Archive for October, 2008

Hip Hop and Error Analysis

There’s sixteen ounces to a pound, twenty more to a ki

–Mos Def, “Mathematics”

Crack cocaine has long been a scourge of America’s inner cities, and as such, often makes its way into hip hop lyrics.  For whatever reason, drug dealers measure large amounts of cocaine in kilograms (usually abbreviated as a “kilo” or a “ki”), while smaller amounts are measured in ounces (“O’s” or an “O-Z”).  This leads to some pretty unusual unit conversion, as illustrated above.

How close is this conversion?  Well, 36 ounces is 2.25 pounds, while a kilogram is approximately 2.2 pounds.  This is about a 2.3% excess, so somebody’s getting ripped off here.  My hunch is that it’s the user who gets the short shrift.  Maybe we can dub 36 ounces the “drug dealer’s kilo,” along the same lines as a baker’s dozen being equal to 13.

Another example of shady unit conversion:

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I’ve been grading lab reports for the class that I TA this week.  Sometimes I don’t know how teachers handle it… seeing the same mistakes repeatedly just gives you a terrible outlook on the abilities of undergrads, and by extension, the whole world.  PhD comics has had a running commentary on my thoughts about this:

(I hope this qualifies as fair use of this image.  If not, I will take it down and link to the page.)

Now, in reality I know that they’re not really that bad (the ones I’ve taught, anyway), but grading will make you lose sight of this, at least temporarily.  That’s why I found it was a bad idea to grade for an hour and a half before going to teach my lab.  Doesn’t quite put you in a “go get-em” sort of mood.  I got over it, though.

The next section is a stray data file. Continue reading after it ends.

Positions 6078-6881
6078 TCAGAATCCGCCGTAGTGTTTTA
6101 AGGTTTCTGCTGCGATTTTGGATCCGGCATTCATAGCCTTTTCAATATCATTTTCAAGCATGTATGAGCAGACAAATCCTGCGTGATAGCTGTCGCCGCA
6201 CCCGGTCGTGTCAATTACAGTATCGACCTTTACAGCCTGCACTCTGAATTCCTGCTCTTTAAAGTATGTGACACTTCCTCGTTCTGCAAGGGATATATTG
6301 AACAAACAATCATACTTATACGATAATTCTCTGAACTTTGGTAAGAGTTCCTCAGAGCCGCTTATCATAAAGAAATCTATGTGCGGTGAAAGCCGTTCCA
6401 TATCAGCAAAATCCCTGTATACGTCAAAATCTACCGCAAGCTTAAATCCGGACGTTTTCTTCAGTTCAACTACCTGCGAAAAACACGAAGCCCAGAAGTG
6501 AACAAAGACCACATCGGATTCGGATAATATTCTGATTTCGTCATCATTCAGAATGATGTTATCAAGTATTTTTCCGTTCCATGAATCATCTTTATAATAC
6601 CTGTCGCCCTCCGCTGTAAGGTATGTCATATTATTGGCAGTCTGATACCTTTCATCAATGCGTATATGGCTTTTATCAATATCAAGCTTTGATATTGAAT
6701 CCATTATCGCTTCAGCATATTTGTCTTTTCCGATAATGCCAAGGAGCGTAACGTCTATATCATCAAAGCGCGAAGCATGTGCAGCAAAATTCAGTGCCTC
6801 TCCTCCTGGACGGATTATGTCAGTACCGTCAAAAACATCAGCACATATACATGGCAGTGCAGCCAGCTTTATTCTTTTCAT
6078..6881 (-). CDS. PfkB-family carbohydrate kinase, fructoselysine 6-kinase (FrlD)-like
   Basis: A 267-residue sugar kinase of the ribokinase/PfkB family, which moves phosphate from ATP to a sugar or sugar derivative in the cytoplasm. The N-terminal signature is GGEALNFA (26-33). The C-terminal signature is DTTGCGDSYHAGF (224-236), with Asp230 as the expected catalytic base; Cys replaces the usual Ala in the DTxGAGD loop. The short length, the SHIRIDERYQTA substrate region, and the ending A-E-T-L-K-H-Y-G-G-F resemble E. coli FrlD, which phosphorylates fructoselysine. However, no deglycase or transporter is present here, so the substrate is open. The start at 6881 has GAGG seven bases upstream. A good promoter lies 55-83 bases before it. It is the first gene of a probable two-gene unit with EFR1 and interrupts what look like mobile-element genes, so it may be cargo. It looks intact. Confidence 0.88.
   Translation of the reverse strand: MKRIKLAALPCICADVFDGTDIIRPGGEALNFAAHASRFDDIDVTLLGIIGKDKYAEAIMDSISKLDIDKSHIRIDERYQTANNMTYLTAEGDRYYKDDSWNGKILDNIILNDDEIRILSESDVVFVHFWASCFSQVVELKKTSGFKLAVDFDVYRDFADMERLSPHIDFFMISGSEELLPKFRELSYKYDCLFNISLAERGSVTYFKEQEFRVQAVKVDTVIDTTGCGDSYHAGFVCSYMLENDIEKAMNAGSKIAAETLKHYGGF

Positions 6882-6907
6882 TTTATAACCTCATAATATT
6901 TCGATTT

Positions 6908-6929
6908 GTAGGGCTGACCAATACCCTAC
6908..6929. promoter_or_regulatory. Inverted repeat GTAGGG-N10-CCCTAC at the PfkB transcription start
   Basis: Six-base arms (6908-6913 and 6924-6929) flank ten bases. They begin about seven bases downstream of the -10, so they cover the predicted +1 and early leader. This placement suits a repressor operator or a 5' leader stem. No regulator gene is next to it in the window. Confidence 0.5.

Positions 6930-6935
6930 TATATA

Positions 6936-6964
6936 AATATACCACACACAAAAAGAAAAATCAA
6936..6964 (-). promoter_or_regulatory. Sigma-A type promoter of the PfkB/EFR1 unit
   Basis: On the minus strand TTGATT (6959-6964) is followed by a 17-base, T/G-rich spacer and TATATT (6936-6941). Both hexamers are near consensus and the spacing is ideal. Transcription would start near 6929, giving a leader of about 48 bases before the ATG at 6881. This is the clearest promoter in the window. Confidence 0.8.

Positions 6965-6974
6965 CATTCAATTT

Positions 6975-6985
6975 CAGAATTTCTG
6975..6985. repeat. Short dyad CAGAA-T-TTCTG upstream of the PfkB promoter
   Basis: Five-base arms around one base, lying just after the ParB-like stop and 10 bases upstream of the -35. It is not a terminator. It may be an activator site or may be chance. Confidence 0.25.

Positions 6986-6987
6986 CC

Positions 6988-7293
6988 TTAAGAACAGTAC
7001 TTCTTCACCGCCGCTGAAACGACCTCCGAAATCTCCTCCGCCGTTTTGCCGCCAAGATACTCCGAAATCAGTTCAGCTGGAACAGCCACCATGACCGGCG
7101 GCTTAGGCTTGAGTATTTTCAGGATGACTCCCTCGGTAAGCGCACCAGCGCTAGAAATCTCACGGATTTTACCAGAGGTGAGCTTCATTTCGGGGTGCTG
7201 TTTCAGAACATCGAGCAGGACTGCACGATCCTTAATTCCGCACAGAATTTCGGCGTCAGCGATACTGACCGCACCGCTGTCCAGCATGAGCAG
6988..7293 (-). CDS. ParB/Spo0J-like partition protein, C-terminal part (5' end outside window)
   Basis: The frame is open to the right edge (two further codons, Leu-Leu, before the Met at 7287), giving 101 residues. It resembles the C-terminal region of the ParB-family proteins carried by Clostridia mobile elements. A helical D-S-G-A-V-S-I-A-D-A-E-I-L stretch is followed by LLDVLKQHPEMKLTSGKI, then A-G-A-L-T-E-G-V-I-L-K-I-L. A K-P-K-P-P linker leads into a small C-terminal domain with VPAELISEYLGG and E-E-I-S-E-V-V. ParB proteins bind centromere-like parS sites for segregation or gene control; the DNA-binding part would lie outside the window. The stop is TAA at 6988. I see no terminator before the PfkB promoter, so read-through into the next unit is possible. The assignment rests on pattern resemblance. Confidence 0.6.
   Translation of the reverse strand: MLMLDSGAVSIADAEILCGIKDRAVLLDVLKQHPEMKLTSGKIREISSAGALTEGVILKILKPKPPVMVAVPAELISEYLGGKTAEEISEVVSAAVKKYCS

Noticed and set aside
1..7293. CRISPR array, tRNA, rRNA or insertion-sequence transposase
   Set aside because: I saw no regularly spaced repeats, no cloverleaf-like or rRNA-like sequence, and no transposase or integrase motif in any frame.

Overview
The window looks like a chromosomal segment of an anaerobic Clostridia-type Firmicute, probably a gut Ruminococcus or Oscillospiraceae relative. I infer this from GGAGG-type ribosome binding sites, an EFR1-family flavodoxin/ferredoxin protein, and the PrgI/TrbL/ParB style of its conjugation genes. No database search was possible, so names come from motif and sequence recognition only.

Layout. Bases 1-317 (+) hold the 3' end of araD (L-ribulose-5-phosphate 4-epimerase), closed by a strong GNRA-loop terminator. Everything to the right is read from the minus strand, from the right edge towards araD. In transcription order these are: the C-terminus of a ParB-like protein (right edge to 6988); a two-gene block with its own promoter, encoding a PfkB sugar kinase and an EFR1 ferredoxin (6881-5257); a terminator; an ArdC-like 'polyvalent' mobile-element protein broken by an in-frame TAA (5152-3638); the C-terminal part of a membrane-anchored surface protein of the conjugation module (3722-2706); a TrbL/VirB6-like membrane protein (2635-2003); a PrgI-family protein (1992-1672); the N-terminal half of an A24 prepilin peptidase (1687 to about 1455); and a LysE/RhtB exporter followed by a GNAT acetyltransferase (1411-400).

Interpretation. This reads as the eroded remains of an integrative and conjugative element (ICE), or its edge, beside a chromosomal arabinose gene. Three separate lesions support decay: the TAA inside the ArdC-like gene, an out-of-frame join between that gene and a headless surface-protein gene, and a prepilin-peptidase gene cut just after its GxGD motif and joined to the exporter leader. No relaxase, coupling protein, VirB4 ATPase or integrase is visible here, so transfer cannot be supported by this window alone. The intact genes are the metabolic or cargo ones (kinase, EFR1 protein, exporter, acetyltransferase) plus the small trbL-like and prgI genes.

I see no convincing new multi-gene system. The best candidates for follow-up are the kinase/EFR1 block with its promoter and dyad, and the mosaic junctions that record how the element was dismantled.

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Killing Trees: The Never-Ending Quest for Scrap Paper

Early on in this blog, I wrote about reducing my carbon footprint, linking to a calculator that estimates your enviornmental imact.  One section they should have had: “Are you a physics grad student?  If so, we will increase your carbon footprint to take into account all the trees that you will kill doing homework sets this year.”

Physics homework sets are notorious for taking multiple pages per problem (although they’re not as bad as some of the math classes that I’ve taken).  And this is just for the final finished solutions — don’t forget the paper that I waste on the false starts and dead-end approaches to problems.  Another factor that contributes to my tree-killing is that I typically work through an assignment in a very nonlinear fashion: starting a problem, getting stuck, starting a new problem, hitting a wall, going back to an earlier problem, etc.  Because of this, I may end up with each problem on its own separate sheet(s) of paper.  I feel bad about wasting paper, but there’s really no other way to work through the problem sets.

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